Hikes National Parks/Monuments

Riverside Walk in Zion

(Last Updated On: August 16, 2016)
Riverside Walk Zion

Riverside Walk is a beautiful trail!

Riverside Walk is the only hike that I remember doing from my visit to Zion as a kid. This is because I didn’t come from a hiking family– in fact I don’t think I ever went on a hike. We were strictly a drive-to-the-overlook family. Oh my, how things have changed!

 

Riverside Walk is at the very top of Zion Canyon at the last Shuttle Stop (#9). The walk is paved, shady, and very busy. It stretches around a mile each way (2 miles RT) to the place where the canyon slims down into The Narrows Hike.

 

We made this hike on an early April morning and we were freezing! This is because the sun is blocked from this deep canyon except for a few hours at midday. Don’t worry, though, if you are visiting in the summer. You’ll appreciate the cool shade. A stroller would be appropriate on this trail, too. There isn’t any elevation change, so it would be easy to push the stroller here (Weeping Rock might be a little trickier).

Riverside Walk Zion

We were freezing in the early morning. The trail is paved the entire way and it’s flat just like this.

One of the great things about this hike is that you don’t have to stay on the paved trail. There is a sandy trail that follows right along the river, too, and many people were walking there. Our boys especially liked this option because it meant they could throw rocks into the water, which is a little bit of Heaven for them.

Riverside Walk Zion

Along the trail you will find River Access places where you can walk the trail next to the river if you are stroller free. The trail by the river is very sandy.

Riverside Walk Zion

We threw a lot of rocks into the river.

Riverside Walk Zion

If it had been warmer, our boys would have wanted to put their feet in, but in the Spring it was too cold and the river was running too fast.

Riverside Walk is where people often play or walk in the river. Many families will walk for a short time in the river toward the Narrows. If you decide to hike The Narrows (which you really shouldn’t with young kids), you need a special permit which you can acquire at the Visitor’s Center. We visited Zion National Park in April and the water was freezing, and because of high spring run-off The Narrows hike was closed the entire week. Obviously, we did not spend any time hiking in the water. If you are visiting Zion in the summer, it might be fun to let your children hike in the river for a little bit. Make sure to bring dry clothes and shoes if this is your plan!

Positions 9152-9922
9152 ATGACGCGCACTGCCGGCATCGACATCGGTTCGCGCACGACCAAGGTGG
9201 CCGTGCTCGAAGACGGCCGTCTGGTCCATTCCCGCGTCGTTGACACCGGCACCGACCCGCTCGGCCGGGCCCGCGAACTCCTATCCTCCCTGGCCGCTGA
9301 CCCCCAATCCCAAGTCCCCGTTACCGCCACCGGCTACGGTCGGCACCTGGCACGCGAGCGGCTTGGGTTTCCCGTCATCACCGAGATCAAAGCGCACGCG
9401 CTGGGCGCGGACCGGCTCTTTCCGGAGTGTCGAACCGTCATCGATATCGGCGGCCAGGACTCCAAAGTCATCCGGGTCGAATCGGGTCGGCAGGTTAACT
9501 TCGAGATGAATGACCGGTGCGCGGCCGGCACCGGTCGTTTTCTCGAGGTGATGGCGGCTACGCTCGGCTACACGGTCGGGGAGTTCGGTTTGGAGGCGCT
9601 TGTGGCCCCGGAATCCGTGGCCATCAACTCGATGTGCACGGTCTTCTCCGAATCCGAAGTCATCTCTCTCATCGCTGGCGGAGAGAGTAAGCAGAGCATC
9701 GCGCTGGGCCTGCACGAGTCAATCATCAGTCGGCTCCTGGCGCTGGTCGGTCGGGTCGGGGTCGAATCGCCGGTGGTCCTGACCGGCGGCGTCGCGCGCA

This is the end of the hike with the paved trail. If you want to continue, you must enter the river.

This is the end of the hike with the paved trail. If you want to continue, you must enter the river.

Riverside Walk Zion

This is where the trail heads into the water. In the summer, hike a little way in the river toward The Narrows Trail.

We also saw a few animals along this hike. On the way back two young male deer stood up out of the grass and walked right up the trail within 10 yards of us! Because it was early spring, you can just see their antlers beginning to sprout. We also saw mergansers in the river and there were several squirrels on the trail. Our boys would want me to note that we saw tiny fish swimming in the pools near the trail. But best of all, we saw a wild turkey, which was gobbling like a lunatic right near the trailhead.

Riverside Walk Zion

We saw a squirrel run right by us.

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This turkey greeted us when we arrived on the shuttle at Riverside Walk.

There were two deer about 15 feet away from us. They walked on the trail for a bit, too.

There were two deer about 15 feet away from us. They walked on the trail for a bit, too.

Riverside Trail is a great walk that is flat, wide, and great for making memories– just like I did when I was a little hiker!